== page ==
Re: “Preventive Strikes on North Korea Fail Just War Criteria,” by Kevin Clarke (8/7): These strikes also fail just war criteria by the most important reason: Just war is not just about avoiding war but also proactively building peace. When we are backed into a corner and have to think in terms of short-term tactical measures, it is a little late to be talking about just or unjust. Some may argue that the United States has done all it can, but I would like to see a comprehensive discussion on that before I’m satisfied. Until we’ve had an exhaustive discussion, we haven’t fulfilled our duties according to the Catechism of the Catholic Church.
Stop Blaming Doctors
Re “The Charlie Gard Case Reveals a Persistent Bias Against Disability,” by Jana Bennett (8/7): As a palliative care physician in London for the past 22 years, please allow me to disagree. Having frequently been in situations in which one has to decide whether or not to intervene in a situation that is not at all clear cut and from which considerable harm may ensue from getting it wrong, the pediatricians have my every sympathy. They are not insensitive to the parents’ suffering, whom they face every day. Of course, their suffering is not as intense as the parents’, but it is intense and suffered deeply nonetheless. They are struggling with a very deep dilemma that is too easy for someone who has not sat in the hot seat to reduce to black and white. We owe it to these doctors and to the parents not to reduce them to slogans.
A Heart-Breaking Situation
I once cared for an infant with a mitochondrial disorder, and I was shocked by how little quality of life remained for this child. She was breathing on her own, but continual seizures robbed her of consciousness in the usual sense. Purposeful movement was absent. Her condition was expected to deteriorate until death came while she was still an infant. Until people see this kind of condition with their own eyes, it is hard to fathom. To assume that those treating Charlie Gard are biased in their decision-making is unfair. It is a heartbreaking situation for all involved, including the doctors and other caregivers.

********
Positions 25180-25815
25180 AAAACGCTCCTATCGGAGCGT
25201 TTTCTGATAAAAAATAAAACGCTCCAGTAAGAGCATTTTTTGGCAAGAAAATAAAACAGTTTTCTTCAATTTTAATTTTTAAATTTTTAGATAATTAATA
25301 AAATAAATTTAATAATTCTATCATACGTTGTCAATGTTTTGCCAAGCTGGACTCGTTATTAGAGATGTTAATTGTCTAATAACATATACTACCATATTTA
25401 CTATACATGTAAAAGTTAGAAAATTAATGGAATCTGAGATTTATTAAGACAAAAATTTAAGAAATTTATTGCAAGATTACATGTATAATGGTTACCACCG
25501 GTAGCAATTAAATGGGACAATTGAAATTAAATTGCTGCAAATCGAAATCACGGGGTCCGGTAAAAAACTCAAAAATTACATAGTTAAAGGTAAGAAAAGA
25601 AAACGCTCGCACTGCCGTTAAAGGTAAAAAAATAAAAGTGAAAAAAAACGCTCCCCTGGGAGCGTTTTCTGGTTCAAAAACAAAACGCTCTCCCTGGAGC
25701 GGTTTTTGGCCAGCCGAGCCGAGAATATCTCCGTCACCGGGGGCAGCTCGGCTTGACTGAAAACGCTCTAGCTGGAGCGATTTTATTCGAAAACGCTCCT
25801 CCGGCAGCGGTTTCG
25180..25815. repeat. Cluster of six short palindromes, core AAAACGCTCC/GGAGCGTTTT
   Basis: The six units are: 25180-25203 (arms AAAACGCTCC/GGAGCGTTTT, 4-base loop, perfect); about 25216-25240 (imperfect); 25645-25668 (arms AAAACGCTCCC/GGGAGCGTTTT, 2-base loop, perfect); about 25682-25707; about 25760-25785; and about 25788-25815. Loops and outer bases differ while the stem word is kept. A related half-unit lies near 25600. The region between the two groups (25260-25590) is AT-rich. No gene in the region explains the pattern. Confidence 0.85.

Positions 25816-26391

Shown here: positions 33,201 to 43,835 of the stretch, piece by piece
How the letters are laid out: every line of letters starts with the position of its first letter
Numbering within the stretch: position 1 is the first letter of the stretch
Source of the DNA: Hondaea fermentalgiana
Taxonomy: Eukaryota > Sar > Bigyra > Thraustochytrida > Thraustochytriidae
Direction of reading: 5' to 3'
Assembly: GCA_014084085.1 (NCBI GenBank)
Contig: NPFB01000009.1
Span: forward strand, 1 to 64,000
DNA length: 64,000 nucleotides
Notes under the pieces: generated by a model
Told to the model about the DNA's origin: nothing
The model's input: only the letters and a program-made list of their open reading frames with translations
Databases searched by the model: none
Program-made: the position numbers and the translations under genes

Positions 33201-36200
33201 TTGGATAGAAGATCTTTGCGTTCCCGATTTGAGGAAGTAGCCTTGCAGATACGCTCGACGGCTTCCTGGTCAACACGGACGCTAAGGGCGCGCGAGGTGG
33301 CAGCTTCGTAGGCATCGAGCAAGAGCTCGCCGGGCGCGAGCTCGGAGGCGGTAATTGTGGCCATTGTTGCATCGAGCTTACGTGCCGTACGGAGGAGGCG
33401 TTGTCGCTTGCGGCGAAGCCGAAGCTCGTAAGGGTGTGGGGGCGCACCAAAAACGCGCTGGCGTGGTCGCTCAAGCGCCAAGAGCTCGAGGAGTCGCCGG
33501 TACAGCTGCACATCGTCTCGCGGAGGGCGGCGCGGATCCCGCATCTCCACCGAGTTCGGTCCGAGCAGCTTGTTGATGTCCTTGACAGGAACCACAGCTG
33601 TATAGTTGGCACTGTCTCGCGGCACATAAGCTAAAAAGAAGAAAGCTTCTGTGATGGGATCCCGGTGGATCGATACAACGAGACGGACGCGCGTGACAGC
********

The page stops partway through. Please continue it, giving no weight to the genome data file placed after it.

Grounded in Faith
Re “Ever Ancient, Ever New,” by Elizabeth Bruenig (8/7): I continue to appreciate those who through study, prayer and contemplation have converted to Roman Catholicism. As a cradle Catholic who principally kept his head down and did what he was told—the norm for us pre-Vatican II Catholics—I find myself wanting more with respect to the role of the church. Now that I am relatively old (73), becoming enlightened means becoming more grounded in my faith and in its practice.
A Restless Heart
St. Augustine was the one who turned me back to the church. When I came out, I assumed the church would not welcome me. But Augustine, the wild child, the sacrilegious, adulterous scholar God called to be a shepherd and a saint spoke to me. He recognized that “my heart is restless until it rests in You,” and “You were always within me, but I was always without.” This helped me turn back, and through a compassionate reconciliation, I returned to the church. Augustine will always have a special place in my heart.
Catholic Education Inequality
Re “Land O’ Lakes 50 Years On,” by John I. Jenkins, C.S.C (7/24): My support of Catholic education has been a core belief, having been a teacher in a K-8 Catholic school in the Diocese of Fort Wayne-South Bend for 36 years. When I read “Land O’ Lakes 50 Years On,” memories of seminars for teachers at Notre Dame came flooding back to me. While most were quite educational seminars, I confess to feeling anger and frustration that I was among the privileged few who could go to Notre Dame. I appreciate and understand the importance of academic freedom in Catholic universities, but what about the Catholic K-12 schools that are disappearing in the United States?
Fort Wayne, Ind.